NEW TESTAMENT CONTEXTUAL COMMENTARY
by Dr. Robert R. Seyda
PAUL’S LETTER TO THE GALATIAN CHURCHES
CHAPTER FOUR (Lesson XLI)
As Paul says here, this true story of Hagar and Sarah paints a picture for us. The two women are like the two agreements between God and His people. Those who continue living in sin while trying to become children of God through good works and moral codes, as represented by Mount Sinai, are like the son of Hagar. But those who accept God’s grace and offer of salvation through Jesus the Anointed One as represented by Mount Calvary are like the son of Sarah, who by that new birth becomes heirs and joint-heirs with the Anointed One. Therefore, we should not wait for Good Friday each year to thank God and His Son for Calvary’s blessings, but we should do so every day that we live as a child of the Living God.
Paul now picks up the narrative by expounding on what happened to Moses at the end of his life. He gives a stirring account of what it was like to be up on the mountain there in the wilderness and how it touched him deeply. He told those listening, “The Lord came from Sinai, like a light shining at dawn over Seir, like a light shining from Mount Paran. He came with 10,000 holy ones. God’s mighty soldiers were by his side.” And in Deborah’s Song, she too shares what was told to all those who were not there, “The mountains shook before the Lord. Mount Sinai shook before the Lord, the God of Israel.”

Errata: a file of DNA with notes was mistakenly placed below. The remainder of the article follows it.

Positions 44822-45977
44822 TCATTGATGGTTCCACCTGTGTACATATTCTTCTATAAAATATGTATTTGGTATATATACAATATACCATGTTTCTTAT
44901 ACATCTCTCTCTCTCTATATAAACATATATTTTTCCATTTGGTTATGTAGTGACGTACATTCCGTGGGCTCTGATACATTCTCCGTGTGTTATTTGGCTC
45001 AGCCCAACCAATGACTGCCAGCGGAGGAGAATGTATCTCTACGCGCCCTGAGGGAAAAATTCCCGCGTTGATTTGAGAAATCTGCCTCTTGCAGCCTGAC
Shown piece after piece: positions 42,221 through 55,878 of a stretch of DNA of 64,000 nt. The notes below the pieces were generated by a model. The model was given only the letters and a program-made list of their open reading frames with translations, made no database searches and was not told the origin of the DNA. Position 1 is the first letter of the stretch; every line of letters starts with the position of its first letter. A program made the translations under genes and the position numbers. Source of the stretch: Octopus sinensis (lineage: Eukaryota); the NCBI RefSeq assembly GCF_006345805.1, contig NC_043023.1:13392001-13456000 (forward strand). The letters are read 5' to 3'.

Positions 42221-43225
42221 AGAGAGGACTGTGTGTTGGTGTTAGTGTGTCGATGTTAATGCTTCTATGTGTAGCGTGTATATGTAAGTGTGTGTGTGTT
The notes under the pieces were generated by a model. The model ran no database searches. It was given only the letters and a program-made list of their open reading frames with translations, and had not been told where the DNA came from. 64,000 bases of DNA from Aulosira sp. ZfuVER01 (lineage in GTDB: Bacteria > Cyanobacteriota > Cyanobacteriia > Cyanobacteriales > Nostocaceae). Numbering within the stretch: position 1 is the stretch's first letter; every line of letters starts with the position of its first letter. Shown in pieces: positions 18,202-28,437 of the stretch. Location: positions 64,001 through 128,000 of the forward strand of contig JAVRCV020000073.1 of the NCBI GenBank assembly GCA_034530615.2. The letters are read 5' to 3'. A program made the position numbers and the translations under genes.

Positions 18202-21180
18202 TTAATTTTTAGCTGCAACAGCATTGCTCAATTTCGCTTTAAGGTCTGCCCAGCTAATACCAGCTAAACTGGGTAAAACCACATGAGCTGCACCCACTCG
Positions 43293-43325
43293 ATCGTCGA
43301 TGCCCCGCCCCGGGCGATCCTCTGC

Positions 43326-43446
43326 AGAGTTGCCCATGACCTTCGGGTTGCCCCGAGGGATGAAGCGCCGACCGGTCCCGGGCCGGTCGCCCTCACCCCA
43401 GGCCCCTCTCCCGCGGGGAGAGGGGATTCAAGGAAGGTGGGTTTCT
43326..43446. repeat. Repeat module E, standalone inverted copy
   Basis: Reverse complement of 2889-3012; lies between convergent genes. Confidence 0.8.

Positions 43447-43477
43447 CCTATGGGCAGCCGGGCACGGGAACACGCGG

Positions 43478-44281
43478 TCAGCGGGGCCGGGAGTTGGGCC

Even King David expressed his admiration of what happened there at Mount Sinai, “The ground shook, and rain poured from the sky when God, the God of Israel, came to Sinai… With His millions of chariots, the LORD came from Sinai into the holy of holies in the Tabernacle.” So it is evident that in the minds of the Israelites that the event in the Sinai wilderness around Mount Horeb was etched deeply in the minds of God’s people. If it could only be true that what occurred on Mount Calvary is etched just as deeply in the mind and conscious of every Christian that it would cause them to tell others of what happened there with the same burning fire of the Holy Spirit.
Then Paul’s attention turns to Jerusalem and Sarah. I’m not sure if everyone understands the real meaning of the name “Jerusalem” and what it holds for Jews around the world. Not only is it the Capital of Israel, but it is a Holy City. In one of his Psalms, Korah said this: Wonderful things are said about you, O City of God. God says, “Some of my people are living in Egypt and Babylon. Some of them were born in Philistia, Tyre, and even Ethiopia.” But about Zion, He says, “I know the names of each and every person born there.” It is the city built by the Most-High God. The Lord keeps a list of all His people, and He knows where each of them was born. Nothing like this is said about any other city in the world.